Response to OLEV call for evidence on Government measures to support uptake of ultra low emission vehicles from 2015-2020
The Smart e-bikes Project research team: Sally Cairns (TRL and UCL), Frauke Behrendt (University of Brighton) and David Raffo (University of Ulster) with specialist advice from Andy Cope (Sustrans) and Lynn Sloman (Transport for Quality of Life) made a response to the Office for Low Emission Vehicles (OLEV)’s call.
The team’s overall contention is that OLEV should make electrically-assisted bikes a priority component of their 2015-2020 programme, and support their uptake in a number of different ways.
As noted in a recent OECD discussion paper, globally, the overwhelming majority of electric vehicles are electric bikes and scooters.
Electrically-assisted bikes offer considerable advantages over other types of electric vehicles in that:
- They are relatively cheap, thereby making them accessible to a wider range of people than electric cars/vans – and with potential social inclusion benefits (for example, they have been offered in some ‘Wheels to Work’ schemes, enabling jobseekers to take up new employment opportunities).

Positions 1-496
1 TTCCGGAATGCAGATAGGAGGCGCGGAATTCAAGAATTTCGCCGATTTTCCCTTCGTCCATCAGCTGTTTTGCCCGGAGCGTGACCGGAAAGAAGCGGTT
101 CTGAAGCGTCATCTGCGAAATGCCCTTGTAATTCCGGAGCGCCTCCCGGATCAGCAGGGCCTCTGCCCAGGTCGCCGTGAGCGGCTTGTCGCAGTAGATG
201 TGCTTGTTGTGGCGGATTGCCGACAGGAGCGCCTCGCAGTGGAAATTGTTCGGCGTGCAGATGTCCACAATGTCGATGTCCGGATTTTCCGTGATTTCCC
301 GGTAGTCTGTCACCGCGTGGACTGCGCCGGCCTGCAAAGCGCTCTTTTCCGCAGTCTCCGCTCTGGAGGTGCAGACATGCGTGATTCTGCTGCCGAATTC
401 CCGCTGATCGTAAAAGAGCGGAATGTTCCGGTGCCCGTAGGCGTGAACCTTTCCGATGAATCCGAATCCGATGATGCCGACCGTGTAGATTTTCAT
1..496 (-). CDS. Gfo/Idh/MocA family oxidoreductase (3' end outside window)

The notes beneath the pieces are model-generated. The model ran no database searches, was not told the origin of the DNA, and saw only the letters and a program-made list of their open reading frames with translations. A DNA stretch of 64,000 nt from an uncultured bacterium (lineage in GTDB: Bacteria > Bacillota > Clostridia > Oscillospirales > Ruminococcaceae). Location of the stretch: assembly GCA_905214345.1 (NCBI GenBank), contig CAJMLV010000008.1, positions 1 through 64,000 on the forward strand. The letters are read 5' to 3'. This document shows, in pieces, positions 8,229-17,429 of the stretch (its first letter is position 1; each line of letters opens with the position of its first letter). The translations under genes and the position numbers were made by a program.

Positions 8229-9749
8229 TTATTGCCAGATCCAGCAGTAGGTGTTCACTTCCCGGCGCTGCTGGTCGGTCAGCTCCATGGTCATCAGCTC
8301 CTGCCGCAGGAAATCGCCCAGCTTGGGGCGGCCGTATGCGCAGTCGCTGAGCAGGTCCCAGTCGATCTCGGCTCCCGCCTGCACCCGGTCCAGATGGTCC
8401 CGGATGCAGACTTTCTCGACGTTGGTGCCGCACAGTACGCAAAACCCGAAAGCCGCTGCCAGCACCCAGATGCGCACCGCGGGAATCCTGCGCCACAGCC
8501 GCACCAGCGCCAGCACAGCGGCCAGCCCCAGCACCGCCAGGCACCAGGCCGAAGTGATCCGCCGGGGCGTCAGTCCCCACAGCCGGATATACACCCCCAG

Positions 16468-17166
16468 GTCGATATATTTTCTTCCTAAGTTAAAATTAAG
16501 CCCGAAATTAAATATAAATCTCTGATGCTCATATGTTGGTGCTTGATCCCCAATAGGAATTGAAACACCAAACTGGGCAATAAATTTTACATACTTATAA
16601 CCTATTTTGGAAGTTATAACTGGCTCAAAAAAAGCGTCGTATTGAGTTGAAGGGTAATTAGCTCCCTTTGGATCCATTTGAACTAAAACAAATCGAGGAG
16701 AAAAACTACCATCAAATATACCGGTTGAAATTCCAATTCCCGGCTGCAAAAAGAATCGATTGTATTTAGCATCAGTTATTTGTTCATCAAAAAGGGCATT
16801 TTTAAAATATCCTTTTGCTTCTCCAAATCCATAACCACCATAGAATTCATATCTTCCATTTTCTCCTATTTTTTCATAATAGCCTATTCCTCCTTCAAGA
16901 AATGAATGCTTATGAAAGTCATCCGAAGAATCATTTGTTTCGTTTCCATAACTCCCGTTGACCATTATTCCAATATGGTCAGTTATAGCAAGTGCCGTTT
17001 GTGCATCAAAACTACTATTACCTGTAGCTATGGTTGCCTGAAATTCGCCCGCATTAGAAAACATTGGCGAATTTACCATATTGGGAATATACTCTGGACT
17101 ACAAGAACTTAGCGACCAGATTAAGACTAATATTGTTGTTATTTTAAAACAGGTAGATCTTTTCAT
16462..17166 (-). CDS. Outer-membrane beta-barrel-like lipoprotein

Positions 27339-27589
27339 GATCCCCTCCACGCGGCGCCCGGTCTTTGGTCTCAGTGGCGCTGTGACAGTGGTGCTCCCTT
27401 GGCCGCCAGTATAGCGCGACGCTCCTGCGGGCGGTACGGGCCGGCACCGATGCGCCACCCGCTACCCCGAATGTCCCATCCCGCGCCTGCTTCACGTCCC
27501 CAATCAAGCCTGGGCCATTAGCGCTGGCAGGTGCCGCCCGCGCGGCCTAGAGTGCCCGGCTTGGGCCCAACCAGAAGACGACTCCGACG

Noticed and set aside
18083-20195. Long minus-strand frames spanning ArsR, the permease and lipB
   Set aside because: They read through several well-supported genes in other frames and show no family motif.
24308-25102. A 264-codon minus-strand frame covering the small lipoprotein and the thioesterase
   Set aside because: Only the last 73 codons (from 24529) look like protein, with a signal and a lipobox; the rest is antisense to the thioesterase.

- Unlike other options, they offer potential health benefits through the physical activity generated, which has been shown to be sufficient to be of value, as discussed further below.
- They make relatively efficient use of road space, which may be particularly important in dense urban environments, where road space is constrained.
In brief, support for electrically-assisted bikes could potentially deliver excellent value for money, reaching relatively large numbers of people, and achieving economic and health benefits, in addition to environmental benefits.
It should be noted that the number of electrically-assisted bikes sold in the UK already far outstrips the number of electric cars and vans sold. In 2009, the British Electric Bike Association reported that over 15,000 units were sold in the UK. For 2011, a figure of 20,000 is quoted, and the market is thought to have expanded since that time.
The remainder of the team’s response comprises:
- A brief definition of electrically-assisted bikes, and a short summary of their environmental and health credentials.
- A summary of potential policy measures that could be considered.
- A summary of some of the results from our research work, suggesting the potential of this type of transport.
To read the full response: OLEV call for evidence response – e-bikes